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Non-Negotiable Deadlines . Punctuality and deadlines are important. Students are expected to hand in assignments on the due date at the specified time. Inventing excuses does not help. Extensions of deadlines are rarely possible. Late assignments often lose points or letter grades. Some instructors will not accept late assignments. Part-Time Employment . It is not uncommon for university students to work at part-time jobs during their education. In fact, in most American universities this practice is encouraged, AUD is no exception. Students can gain valuable work experience by working for pay or volunteering throughout their university career. Most employers welcome and think highly of CVs that list work beyond the classroom. In today’s world, jobs are at a premium and competition often demands ongoing work experience prior to graduation. On campus and off campus part-time jobs and internships offers are listed at the Career Services Office.

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essentials for parents

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commonly used academic terms Student Attendance . Students are expected to be in class for all scheduled class periods (including makeup classes). All matters related to student absences (making up work missed, tests missed, etc.) are resolved by the student and the instructor. There is no difference between excused and unexcused absences. An absence is an absence. The equivalent of two weeks of absence (semester) is allowed for each course without penalty. This is reduced to one week in the Summer. Beyond those permitted, absences may lower the student’s class participation grade. The degree to which the class participation grade is lowered is at the discretion of the instructor, as clearly defined on the course syllabus. Absences are counted from the first day of the term. Periodic Evaluation of Academic Standing . All students must maintain satisfactory academic performance in order to remain enrolled at AUD. Academic standing is evaluated periodically by measuring each student’s cumulative grade point average (CGPA). Students are expected to meet minimum CGPA requirements in order for their academic performance to be considered satisfactory. Undergraduate students are required to maintain a minimum CGPA of 2.0 throughout their enrollment in order to be in good academic standing. A student’s CGPA will be reviewed at the end of each academic term after grades have been posted to determine whether the student is in good academic standing. If a student changes his or her program or major, the grades received in the former program or major continue to be calculated as part of the student’s CGPA. Academic Warning and Academic Probation • A student will be placed on Academic Warning at the end of the first academic term in which his or her CGPA falls below 2.0. •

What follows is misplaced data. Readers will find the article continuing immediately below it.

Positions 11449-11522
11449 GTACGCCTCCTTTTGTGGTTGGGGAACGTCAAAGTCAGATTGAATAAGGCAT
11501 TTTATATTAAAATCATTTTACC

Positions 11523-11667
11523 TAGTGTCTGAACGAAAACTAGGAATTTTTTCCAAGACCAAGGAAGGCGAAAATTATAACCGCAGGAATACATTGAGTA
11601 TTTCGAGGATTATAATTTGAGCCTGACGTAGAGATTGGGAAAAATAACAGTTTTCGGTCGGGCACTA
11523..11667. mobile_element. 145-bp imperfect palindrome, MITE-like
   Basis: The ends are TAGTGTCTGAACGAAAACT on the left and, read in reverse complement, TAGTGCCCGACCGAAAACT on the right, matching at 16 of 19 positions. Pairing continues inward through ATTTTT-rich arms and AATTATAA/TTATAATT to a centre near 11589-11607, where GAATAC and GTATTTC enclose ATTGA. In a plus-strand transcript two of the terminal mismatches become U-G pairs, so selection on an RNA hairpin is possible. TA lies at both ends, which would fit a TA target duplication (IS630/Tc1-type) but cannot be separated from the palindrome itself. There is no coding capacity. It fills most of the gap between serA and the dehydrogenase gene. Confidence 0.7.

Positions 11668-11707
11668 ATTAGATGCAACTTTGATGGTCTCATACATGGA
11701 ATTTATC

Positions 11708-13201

At the end of the next academic term, the student is removed from Academic Warning and returned to good academic standing if he or she achieves a CGPA of 2.0 or higher.

If at the end of the next academic term, immediately following placement on Academic Warning, the student’s CGPA remains below 2.0, he or she will be placed on Academic Probation.

Once a student is placed on Academic Probation, he or she has one academic term to achieve good academic standing. A student who, at the end of one academic term on Academic Probation, raises his or her CGPA to 2.0 or higher is removed from Academic Probation and returned to good academic standing.

Students are notified of placement on Academic Warning and Academic Probation in writing.

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Conditions Applicable to Students on Academic Warning and Academic Probation • As long as a student remains on Academic Warning or Academic Probation, his/her performance will continue to be reviewed by the Student Support Manager and the Academic Advising Coordinator to encourage academic growth, and result in improved academic standing. •